Mar. 19—Congress should cut hospital payments for 66 groups of services that are also provided outside hospitals, the Medicare Payment Advisory Commission (MedPAC) recently recommended.
The cuts urged in MedPAC’s recent annual report to Congress are part of its expanding effort to derive Medicare savings through so-called site-neutral payments, or paying providers the same amount for similar services provided in different settings. The initiative primarily affects hospitals, which charge more for similar services because their infrastructure costs are larger than physicians’ practices costs, for example.
The recommendation would reduce hospital payments for 66 groups of services—primarily imaging and tests—to levels equal to or closer to the rates paid to physicians and other healthcare providers.
“Basing the payment rate on the rate in the most efficient setting would save money for Medicare, reduce cost sharing for beneficiaries, and reduce the incentive to provide services in the higher-paid setting,” the report said about the rationale behind the recommended payment changes.
Hospital advocates have countered that the higher payments are needed to cover the higher infrastructure costs and additional costly services—such as emergency care—offered around the clock and in close proximity in hospitals.
The latest site-neutral recommendations followed previous MedPAC requests for Congress to cut Medicare’s evaluation and management payments in hospital settings to the amounts provided when such services are performed in physicians’ offices.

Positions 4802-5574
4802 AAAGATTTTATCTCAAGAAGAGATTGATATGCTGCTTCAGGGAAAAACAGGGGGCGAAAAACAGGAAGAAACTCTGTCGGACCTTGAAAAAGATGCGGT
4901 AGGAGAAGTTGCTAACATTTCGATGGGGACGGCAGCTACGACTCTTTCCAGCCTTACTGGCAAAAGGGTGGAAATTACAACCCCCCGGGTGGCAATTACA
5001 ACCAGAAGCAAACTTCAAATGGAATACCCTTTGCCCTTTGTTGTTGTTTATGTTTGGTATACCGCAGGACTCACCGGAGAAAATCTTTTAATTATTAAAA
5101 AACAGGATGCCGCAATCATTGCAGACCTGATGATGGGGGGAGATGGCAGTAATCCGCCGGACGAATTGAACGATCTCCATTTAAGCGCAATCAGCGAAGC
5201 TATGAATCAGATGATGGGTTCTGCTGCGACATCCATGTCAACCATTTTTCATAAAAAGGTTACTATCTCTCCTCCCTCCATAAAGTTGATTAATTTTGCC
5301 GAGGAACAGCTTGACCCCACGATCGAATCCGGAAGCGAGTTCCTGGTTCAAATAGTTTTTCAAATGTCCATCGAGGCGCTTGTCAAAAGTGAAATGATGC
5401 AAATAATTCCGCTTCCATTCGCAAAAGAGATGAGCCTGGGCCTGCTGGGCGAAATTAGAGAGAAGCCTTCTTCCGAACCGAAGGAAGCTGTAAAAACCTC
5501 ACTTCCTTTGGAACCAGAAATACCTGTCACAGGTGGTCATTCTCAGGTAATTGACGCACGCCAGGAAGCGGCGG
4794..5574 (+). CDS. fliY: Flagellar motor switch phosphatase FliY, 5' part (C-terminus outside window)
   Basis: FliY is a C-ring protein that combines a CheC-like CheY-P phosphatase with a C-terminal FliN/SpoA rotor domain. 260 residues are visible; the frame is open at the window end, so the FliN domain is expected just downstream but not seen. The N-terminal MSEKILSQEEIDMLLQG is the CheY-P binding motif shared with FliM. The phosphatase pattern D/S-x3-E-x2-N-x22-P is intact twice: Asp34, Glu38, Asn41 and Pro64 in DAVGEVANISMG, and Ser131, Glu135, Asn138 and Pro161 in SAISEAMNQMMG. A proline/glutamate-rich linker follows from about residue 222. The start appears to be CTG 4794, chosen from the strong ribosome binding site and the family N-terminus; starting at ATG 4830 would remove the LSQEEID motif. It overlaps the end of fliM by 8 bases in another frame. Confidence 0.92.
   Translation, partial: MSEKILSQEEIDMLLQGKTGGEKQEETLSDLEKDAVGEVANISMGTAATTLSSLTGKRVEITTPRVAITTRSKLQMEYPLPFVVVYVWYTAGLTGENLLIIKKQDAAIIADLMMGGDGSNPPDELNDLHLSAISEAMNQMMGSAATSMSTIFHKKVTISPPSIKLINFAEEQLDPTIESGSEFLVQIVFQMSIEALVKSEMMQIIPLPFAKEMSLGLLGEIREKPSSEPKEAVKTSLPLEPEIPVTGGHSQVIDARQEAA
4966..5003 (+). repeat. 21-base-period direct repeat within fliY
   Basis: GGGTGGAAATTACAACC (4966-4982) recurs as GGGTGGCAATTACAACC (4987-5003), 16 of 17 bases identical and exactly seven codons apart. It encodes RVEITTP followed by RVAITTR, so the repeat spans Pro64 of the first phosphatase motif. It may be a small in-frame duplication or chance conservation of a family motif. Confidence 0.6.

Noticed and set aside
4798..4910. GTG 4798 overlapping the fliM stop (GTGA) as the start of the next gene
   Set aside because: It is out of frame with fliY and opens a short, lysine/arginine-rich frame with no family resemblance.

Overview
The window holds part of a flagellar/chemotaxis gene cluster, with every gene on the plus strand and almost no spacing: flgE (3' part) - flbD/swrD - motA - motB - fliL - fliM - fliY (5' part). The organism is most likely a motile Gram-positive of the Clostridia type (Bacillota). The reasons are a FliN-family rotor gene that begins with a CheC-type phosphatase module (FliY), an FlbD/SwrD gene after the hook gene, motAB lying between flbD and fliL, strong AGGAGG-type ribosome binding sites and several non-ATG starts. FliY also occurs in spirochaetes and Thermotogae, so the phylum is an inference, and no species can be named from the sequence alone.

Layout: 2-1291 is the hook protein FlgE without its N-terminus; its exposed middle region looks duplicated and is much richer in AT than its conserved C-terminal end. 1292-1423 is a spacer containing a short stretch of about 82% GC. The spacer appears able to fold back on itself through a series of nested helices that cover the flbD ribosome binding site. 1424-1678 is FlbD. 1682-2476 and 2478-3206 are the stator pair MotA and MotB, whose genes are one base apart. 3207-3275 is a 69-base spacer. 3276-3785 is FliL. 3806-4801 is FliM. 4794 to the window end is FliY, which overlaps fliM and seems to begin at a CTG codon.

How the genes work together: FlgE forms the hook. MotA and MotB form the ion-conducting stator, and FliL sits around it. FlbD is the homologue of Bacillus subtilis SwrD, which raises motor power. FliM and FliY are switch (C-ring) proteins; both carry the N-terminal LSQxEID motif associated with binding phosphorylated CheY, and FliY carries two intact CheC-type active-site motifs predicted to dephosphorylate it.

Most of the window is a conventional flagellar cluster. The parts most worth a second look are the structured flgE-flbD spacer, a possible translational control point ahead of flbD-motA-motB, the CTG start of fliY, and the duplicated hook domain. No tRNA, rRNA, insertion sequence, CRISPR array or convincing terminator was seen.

The policy change aimed at hospitals came as MedPAC also recommended a 3.25 percent increase in overall Medicare payments for inpatient and outpatient hospitals. The recommendation followed MedPAC’s finding of a -5.4 percent Medicare margin in 2012 among 4,700 acute care hospitals.
Other Pay Changes
Other recommendations by MedPAC include no increase in 2015 fee-for-service payments for ambulatory surgical centers, outpatient dialysis, long term care hospitals, inpatient rehabilitation facilities, and hospices.
For skilled nursing facilities and home health agencies, MedPAC reiterated its previous recommendations that Congress approve a range of changes that would redistribute payments among providers with the aim of improving access for beneficiaries, lowering the base rate, and creating incentives to improve quality.
MedPAC repeated its longstanding call for Congress to repeal the sustainable growth rate formula, which determines Medicare pay rates for physicians, and replace it with a system that reduces the disparity in payments to primary care providers and specialists.
Rich Daly is a senior writer/editor in HFMA’s Washington, D.C., office. Follow Rich on Twitter @rdalyhealthcare.
Publication Date: Wednesday, March 19, 2014